The study tested mostly apparel-related items. Most of the products tested had been sourced tag with RFID chips, so no tagging at the brand DCs was required. But we'll note that even if items are sourced tagged for shipments to an existing retailer, it doesn't mean the brand DCs are in fact using the tags for picking and shipping processes.


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On the RFID side, there were two basic use cases:

EPC Order Reconciliation is a method for validating EPC-enabled orders in which the brand picks the items for shipment as they normally would using a barcode scan, but they also capture the EPC information on a case level during the picking process. If the EPC pick data and the barcode pick data do not match, then the case is held, and the picker is required to investigate and re-pack the case until the barcode data and the EPC data are in full agreement.

EPC Order Monitoring occurs when the case is picked using a barcode scan system. After a case is picked and sealed, the case is scanned with an EPC scanner and its internal contents are recorded. If the EPC scan and the barcode scan are not in alignment, the discrepancy is noted but the case is not reopened or reworked.

During Project Zipper, two of the brands used EPC Order Reconciliation, while the remaining six brands used the EPC Order Monitoring method.

The actual description of how the barcode and RFID "data steams" were analyzed is long and rather confusing. It is complicated by the fact that most retailers have not fully RFID-enabled their DC receiving processes.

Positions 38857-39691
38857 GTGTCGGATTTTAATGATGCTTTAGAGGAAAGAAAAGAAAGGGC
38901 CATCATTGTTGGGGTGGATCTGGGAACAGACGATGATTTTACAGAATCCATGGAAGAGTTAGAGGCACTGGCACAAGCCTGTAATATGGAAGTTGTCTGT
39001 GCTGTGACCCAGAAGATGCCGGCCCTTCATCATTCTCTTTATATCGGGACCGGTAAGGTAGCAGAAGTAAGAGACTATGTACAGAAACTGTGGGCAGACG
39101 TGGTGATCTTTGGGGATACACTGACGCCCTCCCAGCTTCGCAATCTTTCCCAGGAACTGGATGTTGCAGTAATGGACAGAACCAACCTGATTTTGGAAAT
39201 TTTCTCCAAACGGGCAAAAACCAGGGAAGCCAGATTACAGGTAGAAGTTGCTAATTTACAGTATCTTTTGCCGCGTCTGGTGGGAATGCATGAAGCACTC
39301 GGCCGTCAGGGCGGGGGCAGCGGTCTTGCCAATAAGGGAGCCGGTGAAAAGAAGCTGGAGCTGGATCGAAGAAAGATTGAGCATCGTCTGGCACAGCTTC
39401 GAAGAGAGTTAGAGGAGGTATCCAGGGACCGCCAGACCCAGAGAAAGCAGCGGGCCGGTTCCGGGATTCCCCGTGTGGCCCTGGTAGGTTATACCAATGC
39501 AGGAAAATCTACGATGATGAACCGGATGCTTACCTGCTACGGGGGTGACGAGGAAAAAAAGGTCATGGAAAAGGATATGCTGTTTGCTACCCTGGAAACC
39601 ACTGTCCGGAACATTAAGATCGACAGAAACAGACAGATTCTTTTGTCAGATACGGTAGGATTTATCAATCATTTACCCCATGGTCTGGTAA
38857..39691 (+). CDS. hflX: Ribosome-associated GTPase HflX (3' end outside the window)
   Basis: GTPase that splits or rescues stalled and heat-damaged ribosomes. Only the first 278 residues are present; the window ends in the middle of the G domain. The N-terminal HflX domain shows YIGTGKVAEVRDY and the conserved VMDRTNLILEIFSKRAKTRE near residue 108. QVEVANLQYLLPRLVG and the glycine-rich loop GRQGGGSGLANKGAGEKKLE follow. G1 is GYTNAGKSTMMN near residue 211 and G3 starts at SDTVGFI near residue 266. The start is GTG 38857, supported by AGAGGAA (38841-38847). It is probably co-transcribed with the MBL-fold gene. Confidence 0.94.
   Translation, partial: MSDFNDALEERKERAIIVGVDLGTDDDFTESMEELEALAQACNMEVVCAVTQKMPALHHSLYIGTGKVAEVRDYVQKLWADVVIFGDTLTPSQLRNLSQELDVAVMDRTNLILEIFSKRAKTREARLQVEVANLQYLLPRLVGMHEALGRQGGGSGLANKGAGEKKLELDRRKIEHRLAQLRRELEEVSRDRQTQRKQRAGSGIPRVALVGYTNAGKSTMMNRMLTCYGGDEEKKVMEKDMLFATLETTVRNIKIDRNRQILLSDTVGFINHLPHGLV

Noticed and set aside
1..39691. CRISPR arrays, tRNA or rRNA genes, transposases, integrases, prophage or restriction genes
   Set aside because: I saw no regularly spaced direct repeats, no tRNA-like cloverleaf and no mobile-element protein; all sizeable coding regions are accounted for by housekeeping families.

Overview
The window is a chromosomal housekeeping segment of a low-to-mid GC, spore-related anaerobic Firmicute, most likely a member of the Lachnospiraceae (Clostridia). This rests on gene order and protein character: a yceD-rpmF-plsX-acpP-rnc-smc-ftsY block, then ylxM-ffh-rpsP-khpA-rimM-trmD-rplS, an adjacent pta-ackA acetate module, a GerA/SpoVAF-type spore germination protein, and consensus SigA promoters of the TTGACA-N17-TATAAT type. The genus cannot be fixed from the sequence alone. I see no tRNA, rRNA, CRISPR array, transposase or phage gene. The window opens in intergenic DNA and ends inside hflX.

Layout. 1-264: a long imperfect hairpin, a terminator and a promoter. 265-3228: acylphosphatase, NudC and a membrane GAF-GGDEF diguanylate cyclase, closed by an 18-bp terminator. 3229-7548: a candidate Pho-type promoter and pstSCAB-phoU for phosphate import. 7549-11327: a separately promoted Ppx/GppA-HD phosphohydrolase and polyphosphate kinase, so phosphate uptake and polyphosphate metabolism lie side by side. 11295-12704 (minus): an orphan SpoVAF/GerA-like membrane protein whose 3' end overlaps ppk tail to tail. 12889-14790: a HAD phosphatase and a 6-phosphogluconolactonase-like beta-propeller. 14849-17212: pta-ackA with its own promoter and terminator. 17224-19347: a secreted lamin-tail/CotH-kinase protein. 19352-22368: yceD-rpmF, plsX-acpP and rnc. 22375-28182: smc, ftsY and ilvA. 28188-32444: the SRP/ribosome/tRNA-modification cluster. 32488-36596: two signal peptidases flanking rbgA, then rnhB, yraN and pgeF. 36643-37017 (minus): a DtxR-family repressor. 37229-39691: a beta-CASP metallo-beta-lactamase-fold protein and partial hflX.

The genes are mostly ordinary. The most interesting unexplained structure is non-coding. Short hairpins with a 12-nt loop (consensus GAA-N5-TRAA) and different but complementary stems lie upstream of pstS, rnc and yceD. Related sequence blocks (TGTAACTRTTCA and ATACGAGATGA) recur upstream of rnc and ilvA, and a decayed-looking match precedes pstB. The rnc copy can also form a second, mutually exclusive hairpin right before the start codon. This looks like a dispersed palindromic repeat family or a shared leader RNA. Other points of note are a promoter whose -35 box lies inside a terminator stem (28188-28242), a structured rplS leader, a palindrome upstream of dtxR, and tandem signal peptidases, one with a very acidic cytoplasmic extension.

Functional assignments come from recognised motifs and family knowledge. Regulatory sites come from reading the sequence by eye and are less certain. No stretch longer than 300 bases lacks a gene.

The test also found that using barcode-based processes, there was "alignment" between what the brand company said it shipped on the ASN and that the retailer said it received for just 31% of inbound orders – though what is exactly causing this discrepancy is not clear.

"In short, there are huge opportunities for improvement in ASN order accuracy, and there appears to be a disconnect between the items that are actually shipped vs the items that are actually counted in the auditing process," the report says.

Conversely, during the study, 14.7% of the orders were shipped from brands that are reconciling their outbound shipments by EPC. In over one year of data collection, the study discovered only a single error for a single item for these brands. In the last 10 months of the study there were no errors, and 100% ASN reconciliation between brand and retailer.

Perhaps most interestingly, as a result of all this, the study found that calculating ROI is a much simpler process than previous EPC implementations in retail sales environments. The equation is simply the cost of RFID tags plus RFID outbound reconciliation equipment and software, directly compared to the cost of claims for the shipments of that DC. A proper RFID reconciliation process will eliminate the claims cost.

In other words, there is ROI for brands companies from using RFID in distribution processes because the cost of implementing RFID will be less than the cost of chargebacks for real or perceived errors flagged by retailers, as simply illustrated below:

There will be a phase 2 or this research, the report says.

You can download a copy of the report here: Project Zipper Study


What's your reaction to this new report? Will RFID pay for itself by reducing chargebacks? Let us know your thoughts at the Feedback section below.